A discussion hosted by Labour for Democracy and the Fabian Society.
Chair: Paul Blomfield MP
Speakers: Yasmeen Akhtar (Three Faiths Forum), Sarah Hayward (Camden Council), Ruth Lister (Labour Peer), Martin O’Neill (University of York), Stuart White (University of Oxford)
Martin O’Neill (University of York) kicked off the event by arguing that the One Nation concept should have broad appeal; a more egalitarian economy, better regulation of financial services and work environments are objectives that appeal to a great number of people. It is the content of the One Nation project that should attract people to it. Rather than focussing solely on the question of what kind of support is needed to ensure that Ed Miliband is the UK’s next Prime Minister, therefore, we should also be asking how the One Nation Labour project can build democratic support over time. O’Neill challenged us to consider how we can create democratic institutions within the economy that will help bring about a more egalitarian settlement. A rebalancing of power from central to local government is certainly part of the solution. Worker representation on boards was another example cited by O’Neill of how we can ensure that the One Nation project becomes about dispersing democratic power within the economy, redesigning the economy from the ground up by creating or changing institutions, rather than simply looking at how the electoral system works every five years and contemplating how to secure a ‘One Nation majority’.
Stuart White (University of Oxford) talked about how party politics can link in with ‘horizontalist’ politics. Citing the Scottish Constitutional Convention as a possible model of coalition-building, White encouraged us to think about Labour Party engagement with religious and other civic groups, and initiatives like UK Uncut, Occupy and the ‘Spartacus’ campaign on the rights of sick and disabled people. Horizontalist action can create the space for party politics, e.g., on inequality, and party politics has an important role to play to defend the space, sometimes quite literally, in which horizontalists operate. White stressed that the Labour party needs to be pluralist, open to what activist groups and others will bring and not pre-determine too much of the One Nation concept in advance, without this vital input.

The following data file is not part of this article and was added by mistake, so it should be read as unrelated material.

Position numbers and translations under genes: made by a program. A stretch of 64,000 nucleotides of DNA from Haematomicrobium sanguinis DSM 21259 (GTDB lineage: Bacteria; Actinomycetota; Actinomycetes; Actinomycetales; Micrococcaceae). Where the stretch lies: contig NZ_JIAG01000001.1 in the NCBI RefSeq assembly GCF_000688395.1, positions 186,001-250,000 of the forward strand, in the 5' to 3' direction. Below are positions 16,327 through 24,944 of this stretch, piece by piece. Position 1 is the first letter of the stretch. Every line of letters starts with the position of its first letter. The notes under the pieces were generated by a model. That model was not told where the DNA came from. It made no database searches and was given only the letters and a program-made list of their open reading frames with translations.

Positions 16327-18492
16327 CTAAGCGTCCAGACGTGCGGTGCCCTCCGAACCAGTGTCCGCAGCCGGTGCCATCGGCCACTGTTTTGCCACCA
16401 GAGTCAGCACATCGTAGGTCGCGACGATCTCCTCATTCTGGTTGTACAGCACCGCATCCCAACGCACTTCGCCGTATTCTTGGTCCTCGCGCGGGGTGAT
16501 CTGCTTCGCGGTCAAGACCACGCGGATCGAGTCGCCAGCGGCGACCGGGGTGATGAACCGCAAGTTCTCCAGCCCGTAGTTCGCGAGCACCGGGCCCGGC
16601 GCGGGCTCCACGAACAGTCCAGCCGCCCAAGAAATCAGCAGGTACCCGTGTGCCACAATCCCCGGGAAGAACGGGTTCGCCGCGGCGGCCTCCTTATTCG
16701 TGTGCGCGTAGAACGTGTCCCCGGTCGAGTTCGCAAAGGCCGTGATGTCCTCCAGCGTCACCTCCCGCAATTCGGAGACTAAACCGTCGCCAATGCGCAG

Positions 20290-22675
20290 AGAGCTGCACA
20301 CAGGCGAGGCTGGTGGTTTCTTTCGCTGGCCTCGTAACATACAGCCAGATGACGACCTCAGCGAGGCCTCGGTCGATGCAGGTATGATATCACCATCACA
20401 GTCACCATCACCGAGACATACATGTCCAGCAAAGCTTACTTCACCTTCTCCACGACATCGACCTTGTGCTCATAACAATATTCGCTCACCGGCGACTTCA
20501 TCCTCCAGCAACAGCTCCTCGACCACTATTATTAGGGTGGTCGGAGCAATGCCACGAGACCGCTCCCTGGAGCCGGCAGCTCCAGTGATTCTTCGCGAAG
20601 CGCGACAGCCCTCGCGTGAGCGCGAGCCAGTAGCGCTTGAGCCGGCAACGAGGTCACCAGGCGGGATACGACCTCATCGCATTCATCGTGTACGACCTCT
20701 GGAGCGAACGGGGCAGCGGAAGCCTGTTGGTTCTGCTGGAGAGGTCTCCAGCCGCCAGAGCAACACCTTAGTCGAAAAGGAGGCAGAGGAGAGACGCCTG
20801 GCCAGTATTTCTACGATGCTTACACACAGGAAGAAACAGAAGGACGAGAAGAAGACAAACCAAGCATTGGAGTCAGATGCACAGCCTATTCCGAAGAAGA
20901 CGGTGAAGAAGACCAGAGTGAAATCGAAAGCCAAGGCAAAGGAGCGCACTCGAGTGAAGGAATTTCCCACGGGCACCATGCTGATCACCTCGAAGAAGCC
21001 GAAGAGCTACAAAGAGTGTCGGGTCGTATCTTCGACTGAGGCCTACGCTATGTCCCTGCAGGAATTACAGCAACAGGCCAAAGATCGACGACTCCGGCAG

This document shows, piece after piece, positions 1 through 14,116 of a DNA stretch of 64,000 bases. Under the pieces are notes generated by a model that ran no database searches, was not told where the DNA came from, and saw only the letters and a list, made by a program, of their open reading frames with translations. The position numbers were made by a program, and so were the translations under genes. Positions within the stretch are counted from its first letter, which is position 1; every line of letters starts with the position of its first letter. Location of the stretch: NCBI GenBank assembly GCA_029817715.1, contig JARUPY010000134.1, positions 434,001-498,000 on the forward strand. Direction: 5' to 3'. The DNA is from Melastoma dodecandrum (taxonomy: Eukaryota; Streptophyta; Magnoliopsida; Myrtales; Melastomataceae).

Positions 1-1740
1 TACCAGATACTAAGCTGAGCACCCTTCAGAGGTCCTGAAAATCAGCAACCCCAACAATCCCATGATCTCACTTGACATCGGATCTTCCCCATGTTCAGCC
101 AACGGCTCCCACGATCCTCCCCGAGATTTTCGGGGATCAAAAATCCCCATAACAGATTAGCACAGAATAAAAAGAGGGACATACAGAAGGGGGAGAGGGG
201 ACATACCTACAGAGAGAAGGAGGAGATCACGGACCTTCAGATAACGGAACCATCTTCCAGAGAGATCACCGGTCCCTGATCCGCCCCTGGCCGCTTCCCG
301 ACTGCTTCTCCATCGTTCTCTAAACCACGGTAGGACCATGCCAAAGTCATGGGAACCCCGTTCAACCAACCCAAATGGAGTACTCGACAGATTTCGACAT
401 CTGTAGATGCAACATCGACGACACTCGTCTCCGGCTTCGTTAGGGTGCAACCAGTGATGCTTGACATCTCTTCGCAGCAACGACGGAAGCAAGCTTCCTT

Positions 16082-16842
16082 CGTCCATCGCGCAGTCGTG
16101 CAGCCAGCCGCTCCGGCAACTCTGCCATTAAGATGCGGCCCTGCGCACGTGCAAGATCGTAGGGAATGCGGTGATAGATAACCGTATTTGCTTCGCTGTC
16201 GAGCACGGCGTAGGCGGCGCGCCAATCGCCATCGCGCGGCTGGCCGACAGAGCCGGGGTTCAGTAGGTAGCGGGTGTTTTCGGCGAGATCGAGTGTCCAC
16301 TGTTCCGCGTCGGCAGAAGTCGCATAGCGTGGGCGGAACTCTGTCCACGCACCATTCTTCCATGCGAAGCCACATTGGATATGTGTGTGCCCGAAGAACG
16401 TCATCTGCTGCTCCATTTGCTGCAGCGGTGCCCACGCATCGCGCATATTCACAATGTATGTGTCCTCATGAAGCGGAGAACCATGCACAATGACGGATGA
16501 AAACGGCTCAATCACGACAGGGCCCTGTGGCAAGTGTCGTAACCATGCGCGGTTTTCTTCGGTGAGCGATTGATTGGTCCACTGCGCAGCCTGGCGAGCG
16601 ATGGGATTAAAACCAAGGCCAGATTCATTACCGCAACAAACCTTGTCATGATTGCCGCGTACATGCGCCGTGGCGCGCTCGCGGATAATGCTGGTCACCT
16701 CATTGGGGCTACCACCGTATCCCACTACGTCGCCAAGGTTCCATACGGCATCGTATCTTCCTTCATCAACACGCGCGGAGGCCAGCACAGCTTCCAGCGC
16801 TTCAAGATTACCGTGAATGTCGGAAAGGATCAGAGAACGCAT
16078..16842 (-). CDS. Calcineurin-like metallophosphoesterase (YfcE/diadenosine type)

Paul Blomfield MP (Sheffield Central) talked about the origins of Labour for Democracy and the need to find the pluralist way of making One Nation politics a reality. Blomfield argued that a Labour government in 2015 will have to meet big challenges in areas like social care, pensions and climate change without the dividends of the extraordinary growth that funded public investment after 1997. The tough decisions that we will have to be made, and the need to build wide support for radical change, demand a new approach to the way we do politics. Achieving the change we want, and embedding it beyond one parliament, means building the sort of progressive consensus that the 1945 Labour government achieved in the postwar settlement on the welfare state. Labour will need to reach out to others who share our values. Blomfield was confident that such an approach will find support from the public. Despite their disillusion with this coalition government, he argued, voters still yearn for politicians to work together and be less tribal.